The Shelby CSX was a limited-production high performance automobile based on the turbocharged intercooled Dodge Shadow and Plymouth Sundance. These cars were offered by Shelby Automobiles Inc. from 1987 through 1989. The first Shelby CSX appeared in 1987. Power came with 175 hp and 175 ft · lbf. Performance was good with a 0 to 60 mph time of 6.8 s. Shock absorbers and springs were replaced, Daytona Shelby Z rear discs were added. Once again, Shelby used his own wheels. Outside badging was more restrained than other Shelby offerings. Black was the only color available. 750 of the 1987 CSX's were sold, priced at $13,495. There was no optional equipment. In 1966, Shelby created a special line of Shelby Mustangs for the Hertz car rental company. Shelby repeated this method in 1988 with the creation of the CSX-T for the Thrifty rental company; the CSX-T was only sold to Thrifty. All 1,001 units produced were white with blue trim; the CSX-T was mechanically similar to the 1987 CSX, except the non-intercooled Turbo I engine was used.
Two variations were made, an intercooled version given to the president of Thrifty and a version with a factory sunroof given to the president's daughter. The final CSX was 1989's CSX-VNT; this would be the final Shelby Dodge, marked two notable technological advances: the introduction of a Garrett variable-nozzle turbo and the application of composite wheels. Designed by Shelby and produced by Motor Wheel Corporation, known as "Fiberrides" lighter than contemporary wheels; the engine was Chrysler's new intercooled Turbo IV equipped with a Getrag A555 5-speed transmission. The variable geometry turbo vanes were computer needed no wastegate. Instead, they adjusted the flow of exhaust gases to spool up and provide strong power. Chrysler kept the horsepower rating at 175 hp, but upped the torque rating to 205 ft·lbs at an unheard of 2100 rpm. Full torque was available from this low rpm to well past redline. Turbo lag was eliminated, with full boost available at 2100 rpm; the intense powerband, coupled with the car's low weight, made the CSX-VNT fast on the street.
Car and Driver magazine called it "a high-tech hot rod" and "a technological showcase" and were impressed with the engine's flexibility and top-gear acceleration. Synthetic oil and premium fuel were specified for use with this car, those who neglected this would regret it as they are needed to prevent turbo overheating and prolong engine life. Mechanics overwhelmed by such a complex turbo setup began rumors of carbon deposits and sticking vanes in the turbos. Rather than a proper tune-up, replacing the VNT with the simple but lag-prone turbo II was common. Examples with the VNT system intact are today considered more valuable to collectors. Time has proven them to be quite reliable, unlike the 16-valve as used in the Spirit R/T. Shelby installed emblems in the engine compartment specifying Mobil 1 synthetic oil only, as he did on other Shelby Dodges; these are missing on long running examples. A ground effects package produced by Kaminari Aerodynamics gave the CSX-VNT a ground hugging appearance.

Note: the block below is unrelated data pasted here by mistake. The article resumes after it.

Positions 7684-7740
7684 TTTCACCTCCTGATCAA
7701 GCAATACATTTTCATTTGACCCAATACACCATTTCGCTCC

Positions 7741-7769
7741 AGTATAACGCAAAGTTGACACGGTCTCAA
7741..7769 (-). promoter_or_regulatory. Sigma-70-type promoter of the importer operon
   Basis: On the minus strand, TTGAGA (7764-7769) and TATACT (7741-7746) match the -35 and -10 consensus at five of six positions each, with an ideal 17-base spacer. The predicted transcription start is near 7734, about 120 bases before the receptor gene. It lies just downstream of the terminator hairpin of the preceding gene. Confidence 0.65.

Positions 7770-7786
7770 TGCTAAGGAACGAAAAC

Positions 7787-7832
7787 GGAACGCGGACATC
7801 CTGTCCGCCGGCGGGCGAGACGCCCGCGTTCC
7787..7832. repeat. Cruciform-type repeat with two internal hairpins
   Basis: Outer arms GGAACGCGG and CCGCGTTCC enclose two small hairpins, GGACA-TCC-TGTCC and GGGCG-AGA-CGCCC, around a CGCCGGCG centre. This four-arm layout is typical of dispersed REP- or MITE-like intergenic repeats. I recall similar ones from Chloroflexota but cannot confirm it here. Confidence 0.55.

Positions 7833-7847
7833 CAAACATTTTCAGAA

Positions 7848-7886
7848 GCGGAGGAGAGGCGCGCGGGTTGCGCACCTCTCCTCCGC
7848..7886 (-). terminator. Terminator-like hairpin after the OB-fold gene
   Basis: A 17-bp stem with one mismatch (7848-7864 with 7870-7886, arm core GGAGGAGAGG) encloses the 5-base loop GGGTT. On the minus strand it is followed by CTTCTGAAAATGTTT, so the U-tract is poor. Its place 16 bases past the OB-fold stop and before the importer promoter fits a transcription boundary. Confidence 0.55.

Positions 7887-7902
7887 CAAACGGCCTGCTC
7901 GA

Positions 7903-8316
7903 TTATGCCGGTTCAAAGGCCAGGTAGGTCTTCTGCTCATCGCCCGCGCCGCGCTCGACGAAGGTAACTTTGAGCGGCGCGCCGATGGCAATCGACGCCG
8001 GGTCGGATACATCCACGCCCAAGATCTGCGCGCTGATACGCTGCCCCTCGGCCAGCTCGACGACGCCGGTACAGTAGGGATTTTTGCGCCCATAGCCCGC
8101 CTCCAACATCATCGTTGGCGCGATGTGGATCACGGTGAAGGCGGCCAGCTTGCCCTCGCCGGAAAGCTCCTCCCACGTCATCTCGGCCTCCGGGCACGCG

The suspension was modified, as the alignment specs are radically different from the other Shelby Dodges. Drivers praised the neutral handling. Shelby chose Exotic Red, a mix of bright red and maroon, with gold wheels and trim to finish this car; the MSRP price was $15,995. Production was limited to 500 vehicles and with the completion of cars, Carroll Shelby's direct involvement with Dodge was complete; the 89 Shelby CSX production figures can be broken down into the following: 15 were equipped as'two option', coming factory with 225 wide tire option as well as RECARO bucket seats. The remaining were either RECARO or non-RECARO equipped cars with regular size tires; the 1989 Shelby CSX-VNT proved to be a true domestic exotic, showcasing technologies not seen in a gasoline application until 2006 when Porsche utilized variable vane turbos for their 997. The front air dams and rear wing can still be purchased from Kaminari Aerodynamics; the wing is now equipped with an LED brake light built into it.
The front air dams are different than the original factory piece
The Maserati Biturbo was a family of executive grand tourers produced by Italian automobile manufacturer Maserati between 1981 and 1994. The original Biturbo was a two-door, four-seater notchback coupé featuring, as the name implies, a two-litre V6 engine with two turbochargers and a luxurious interior; the car was designed by Pierangelo Andreani, Chief of Centro Stile Maserati up to 1981, somewhat influenced by the design of the recent Quattroporte III. All Maserati models introduced from the Biturbo's inception in 1981 until 1997 were based on the original Biturbo architecture, including the grand tourers like the Shamal and Ghibli II; the Barchetta, while of a different layout used an ultimate version of the Biturbo V6 engine. When Alejandro de Tomaso acquired Maserati in 1976, he had ambitious plans for the marque, his plan was to combine the prestige of the Maserati brand with a sports car that would be more affordable, replacing the higher-priced models that had traditionally made up the Maserati range, such as the Bora and Khamsin sports cars developed under Citroën ownership.